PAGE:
I have been a member of the Conservative Party for over 30 years, and have served for 20 years in the Parliamentary Party, in a variety of backbench and front bench roles.This has usually been a great pleasure, and always a great privilege. It is therefore with much sadness that I write you this letter. But you are entitled to know the truth.Under your leadership the Conservative Party appears to me to have ceased collectively to believe in anything, or to stand for anything.It has no bedrock. It exists on shifting sands. A sense of mission has been replaced by a PR agenda.For the first 19 years of my time in the House, in common I imagine with the great majority of my colleagues, it never occurred to me to leave the party, whatever its current vicissitudes.Ties of familiarity, of friendship, and above all of commitment to constituency supporters are for all of us very strong and incredibly difficult to break.But they cannot be the basis for living a lie - for continuing in an organisation when one no longer has respect for its leadership or understanding of its aims.I have come to that appreciation slowly and painfully and as a result of many things, some of which are set out below.The first horrible realisation that I might not be able to continue came last year. My initial reaction was to suppress it.You had come to office as leader of the party committed to break a solemn agreement we had with the European People's Party to sit with them in the EPP-ED Group during the currency of this European Parliament.For seven months you vacillated, and during that time we had several conversations.It was quite clear to me that you had no qualms in principle about tearing up this agreement, and that it was only the balance of prevailing political pressures which led you ultimately to stop short of doing so (though since then you have hardly acted in good faith in continuing with the agreement, for example you never attend the EPP-ED Summits claiming that you are "too busy" - even though half a dozen or more Prime Ministers are always present.)Of course I knew that you had put yourself in a position such that if you did not leave the EPP-ED Group you would be breaking other promises you had given to colleagues, and on which many of them had counted in voting for you at the leadership election.But that I fear only made the position worse. The trouble with trying to face both ways is that you are likely to lose everybody's confidence.Aside from the rather significant issues of principle involved, you have of course paid a practical price for your easy promises.You are the first leader of the Conservative Party who (for different reasons) will not be received either by the President of the United States, or by the Chancellor of Germany (up to, and very much including, Iain Duncan Smith every one of your predecessors was most welcome both in the White House and in all the chancelleries of Europe).It is fair to say that you have so far made a shambles of your foreign policy, and that would be a great handicap to you - and, more seriously, to the country - if you ever came to power.I have never done business with people who deliberately break contracts, and I knew last year that if you left the EPP-ED Group I could no longer remain in a party under your leadership.In fact you held back and I tried to put this ugly incident out of my mind and carry on.But the last year has been a series of shocks and disappointments. You have displayed to the full both the vacuity and the cynicism of your favourite slogan 'change to win'.One day in January, I think a Wednesday or Thursday, you and George Osborne discovered that Gordon Brown was to make a speech on the environment the following Monday.You wished to pre-empt him. So without any consultation with anyone - experts, think tanks, the industry, even the Shadow Cabinet - you announced an airline or flight tax which as you have subsequently heard from me in a long paper (which has never been refuted) and I am sure from many others, is certainly defective and contradictory - and in my view complete nonsense.The PR pressures had overridden any considerations of economic rationality or national interest, or even what would have been to others normal businesslike prudence.Equally it seems that your hasty rejection of nuclear energy as a 'last resort' was also driven by your PR imperatives rather than by other considerations. Many colleagues hope that that will be the subject of your next u-turn.You regularly (I think on a pre-arranged PR grid or timetable) make apparent policy statements which are then revealed to have no intended content at all. They appear to be made merely to strike a pose, to contribute to an image.You thus sometimes treat important subjects with the utmost frivolity. Examples are 'inequality' (the 'Polly Toynbee' moment - again you had a paper from me!), marriage and the tax system (even your own Party Chairman was unable to explain on the BBC what you really meant) and, most recently, mass consultation of the public on policy decisions. (In view of your complete failure to consult with anyone, within the Party or outside it, on many of the matters I have touched on, or on many others, the latter was perhaps intended as a joke).Of course I could go on - up to three weeks ago when you were prepared to stoop to putting forward a resolution on Iraq (demanding an inquiry while our military involvement continues) which it was admitted at a Party meeting the following Monday (by George Osborne in your presence) was motivated by party political considerations. That was a particularly bad moment.Believe it or not I have no personal animus against you. You have always been perfectly courteous in our dealings. You are intelligent and charming.As you know, however, I never supported you for the leadership of the Party - even when, after my preferred candidate Ken Clarke had been defeated in the first round, it was blindingly obvious that you were going to win.Nor, for the same reasons, have I ever sought office in your shadow administration.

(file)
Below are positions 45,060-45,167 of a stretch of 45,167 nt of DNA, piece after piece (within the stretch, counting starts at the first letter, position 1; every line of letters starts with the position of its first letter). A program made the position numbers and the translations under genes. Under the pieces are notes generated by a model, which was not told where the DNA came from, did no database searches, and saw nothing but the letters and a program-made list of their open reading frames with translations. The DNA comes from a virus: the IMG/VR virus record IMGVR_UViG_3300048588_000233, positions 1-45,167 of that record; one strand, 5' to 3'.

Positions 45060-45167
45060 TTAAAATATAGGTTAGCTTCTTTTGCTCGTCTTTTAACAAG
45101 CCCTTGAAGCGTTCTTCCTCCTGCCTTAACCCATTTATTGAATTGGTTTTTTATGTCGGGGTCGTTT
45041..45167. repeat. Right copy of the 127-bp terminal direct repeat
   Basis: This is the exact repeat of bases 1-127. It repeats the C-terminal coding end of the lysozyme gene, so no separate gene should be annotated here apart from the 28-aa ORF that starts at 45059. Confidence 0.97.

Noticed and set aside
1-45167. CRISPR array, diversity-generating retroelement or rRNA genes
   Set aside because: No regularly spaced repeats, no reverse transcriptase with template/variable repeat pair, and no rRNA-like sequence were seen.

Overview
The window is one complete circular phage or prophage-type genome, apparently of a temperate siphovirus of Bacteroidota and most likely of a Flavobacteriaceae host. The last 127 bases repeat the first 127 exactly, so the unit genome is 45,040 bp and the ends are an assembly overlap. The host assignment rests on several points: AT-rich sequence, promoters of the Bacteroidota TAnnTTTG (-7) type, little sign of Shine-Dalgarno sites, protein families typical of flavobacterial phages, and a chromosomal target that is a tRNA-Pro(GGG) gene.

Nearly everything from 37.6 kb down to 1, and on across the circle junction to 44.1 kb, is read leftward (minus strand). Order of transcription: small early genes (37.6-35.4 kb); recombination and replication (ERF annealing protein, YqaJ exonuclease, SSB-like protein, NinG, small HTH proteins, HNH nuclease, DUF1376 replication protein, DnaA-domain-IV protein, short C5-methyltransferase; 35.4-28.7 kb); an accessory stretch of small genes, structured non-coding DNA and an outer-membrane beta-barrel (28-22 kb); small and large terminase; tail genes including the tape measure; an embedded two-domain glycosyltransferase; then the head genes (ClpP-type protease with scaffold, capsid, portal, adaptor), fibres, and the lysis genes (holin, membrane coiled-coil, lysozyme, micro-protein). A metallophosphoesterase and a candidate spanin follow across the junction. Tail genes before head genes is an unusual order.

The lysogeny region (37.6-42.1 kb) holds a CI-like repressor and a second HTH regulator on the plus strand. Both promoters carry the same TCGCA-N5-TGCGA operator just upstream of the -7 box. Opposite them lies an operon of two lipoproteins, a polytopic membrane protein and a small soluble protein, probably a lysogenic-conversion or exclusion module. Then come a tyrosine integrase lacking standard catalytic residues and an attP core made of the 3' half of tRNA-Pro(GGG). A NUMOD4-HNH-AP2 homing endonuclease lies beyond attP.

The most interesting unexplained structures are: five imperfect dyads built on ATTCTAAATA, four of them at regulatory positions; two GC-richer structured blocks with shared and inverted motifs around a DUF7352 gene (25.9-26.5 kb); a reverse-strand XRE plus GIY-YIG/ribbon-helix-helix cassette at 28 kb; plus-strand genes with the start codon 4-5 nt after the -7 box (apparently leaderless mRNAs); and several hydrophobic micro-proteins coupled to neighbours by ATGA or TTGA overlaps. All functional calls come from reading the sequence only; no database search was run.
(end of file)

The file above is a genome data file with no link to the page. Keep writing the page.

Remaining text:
Although you have many positive qualities you have three, superficiality, unreliability and an apparent lack of any clear convictions, which in my view ought to exclude you from the position of national leadership to which you aspire and which it is the presumed purpose of the Conservative Party to achieve.Believing that as I do, I clearly cannot honestly remain in the Party. I do not intend to leave public life. On the contrary I am looking forward to joining another party with which I have found increasingly I am naturally in agreement and which has just acquired a leader I have always greatly admired, who I believe is entirely straightforward, and who has a towering record, and a clear vision for the future of our country which I fully share.Because my constituents, to whose interests of course I remain devoted, are entitled to know the full background, I am releasing this letter to the press."